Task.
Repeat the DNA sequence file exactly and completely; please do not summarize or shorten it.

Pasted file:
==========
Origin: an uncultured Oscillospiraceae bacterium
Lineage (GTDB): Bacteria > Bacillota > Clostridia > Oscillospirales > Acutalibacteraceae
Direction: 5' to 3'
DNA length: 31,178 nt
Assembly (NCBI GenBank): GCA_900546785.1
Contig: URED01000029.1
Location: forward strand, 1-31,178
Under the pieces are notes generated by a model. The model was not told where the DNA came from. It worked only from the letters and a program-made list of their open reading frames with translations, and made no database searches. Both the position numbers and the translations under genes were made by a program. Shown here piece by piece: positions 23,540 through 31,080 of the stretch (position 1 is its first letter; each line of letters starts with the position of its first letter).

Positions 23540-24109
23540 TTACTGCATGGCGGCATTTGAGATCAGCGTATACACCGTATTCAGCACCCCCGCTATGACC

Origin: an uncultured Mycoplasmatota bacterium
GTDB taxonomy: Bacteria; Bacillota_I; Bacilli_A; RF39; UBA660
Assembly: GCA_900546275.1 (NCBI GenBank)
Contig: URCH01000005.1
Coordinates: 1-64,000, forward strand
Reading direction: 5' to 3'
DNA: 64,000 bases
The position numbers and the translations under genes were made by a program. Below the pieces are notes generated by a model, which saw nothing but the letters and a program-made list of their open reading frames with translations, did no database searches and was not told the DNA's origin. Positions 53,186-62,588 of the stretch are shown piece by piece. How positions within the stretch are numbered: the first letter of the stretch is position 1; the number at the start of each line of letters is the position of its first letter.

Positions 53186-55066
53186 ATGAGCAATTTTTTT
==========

Origin: an uncultured Oscillospiraceae bacterium
Lineage (GTDB): Bacteria > Bacillota > Clostridia > Oscillospirales > Acutalibacteraceae
Direction: 5' to 3'
DNA length: 31,178 nt
Assembly (NCBI GenBank): GCA_900546785.1
Contig: URED01000029.1
Location: forward strand, 1-31,178
Under the pieces are notes generated by a model. The model was not told where the DNA came from. It worked only from the letters and a program-made list of their open reading frames with translations, and made no database searches. Both the position numbers and the translations under genes were made by a program. Shown here piece by piece: positions 23,540 through 31,080 of the stretch (position 1 is its first letter; each line of letters starts with the position of its first letter).

Positions 23540-24109
23540 TTACTGCATGGCGGCATTTGAGATCAGCGTATACACCGTATTCAGCACCCCCGCTATGACC

Origin: an uncultured Mycoplasmatota bacterium
GTDB taxonomy: Bacteria; Bacillota_I; Bacilli_A; RF39; UBA660
Assembly: GCA_900546275.1 (NCBI GenBank)
Contig: URCH01000005.1
Coordinates: 1-64,000, forward strand
Reading direction: 5' to 3'
DNA: 64,000 bases
The position numbers and the translations under genes were made by a program. Below the pieces are notes generated by a model, which saw nothing but the letters and a program-made list of their open reading frames with translations, did no database searches and was not told the DNA's origin. Positions 53,186-62,588 of the stretch are shown piece by piece. How positions within the stretch are numbered: the first letter of the stretch is position 1; the number at the start of each line of letters is the position of its first letter.

Positions 53186-55066
53186 ATGAGCAATTTTTTT